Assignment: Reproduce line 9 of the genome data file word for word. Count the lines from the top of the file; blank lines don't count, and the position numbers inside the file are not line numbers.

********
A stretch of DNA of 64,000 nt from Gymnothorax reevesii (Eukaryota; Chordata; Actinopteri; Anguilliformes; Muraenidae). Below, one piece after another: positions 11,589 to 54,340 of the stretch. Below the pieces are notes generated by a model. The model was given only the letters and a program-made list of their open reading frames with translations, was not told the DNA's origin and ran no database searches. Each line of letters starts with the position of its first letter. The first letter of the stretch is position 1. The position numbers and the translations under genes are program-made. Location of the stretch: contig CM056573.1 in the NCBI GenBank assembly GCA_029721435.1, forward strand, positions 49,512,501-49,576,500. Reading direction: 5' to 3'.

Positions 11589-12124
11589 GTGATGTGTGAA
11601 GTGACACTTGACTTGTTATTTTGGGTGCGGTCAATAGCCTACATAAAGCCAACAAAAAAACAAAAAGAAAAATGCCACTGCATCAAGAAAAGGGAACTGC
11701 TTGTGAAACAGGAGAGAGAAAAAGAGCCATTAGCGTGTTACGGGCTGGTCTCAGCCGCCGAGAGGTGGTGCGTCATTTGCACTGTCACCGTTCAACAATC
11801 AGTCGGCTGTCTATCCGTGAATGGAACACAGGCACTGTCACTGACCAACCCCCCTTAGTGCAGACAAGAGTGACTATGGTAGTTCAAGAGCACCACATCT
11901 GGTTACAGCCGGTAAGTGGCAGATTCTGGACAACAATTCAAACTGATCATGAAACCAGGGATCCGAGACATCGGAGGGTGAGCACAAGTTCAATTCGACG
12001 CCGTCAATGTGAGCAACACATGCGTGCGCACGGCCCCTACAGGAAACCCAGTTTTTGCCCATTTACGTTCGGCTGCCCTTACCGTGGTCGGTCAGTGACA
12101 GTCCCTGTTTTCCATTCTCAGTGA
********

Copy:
12101 GTCCCTGTTTTCCATTCTCAGTGA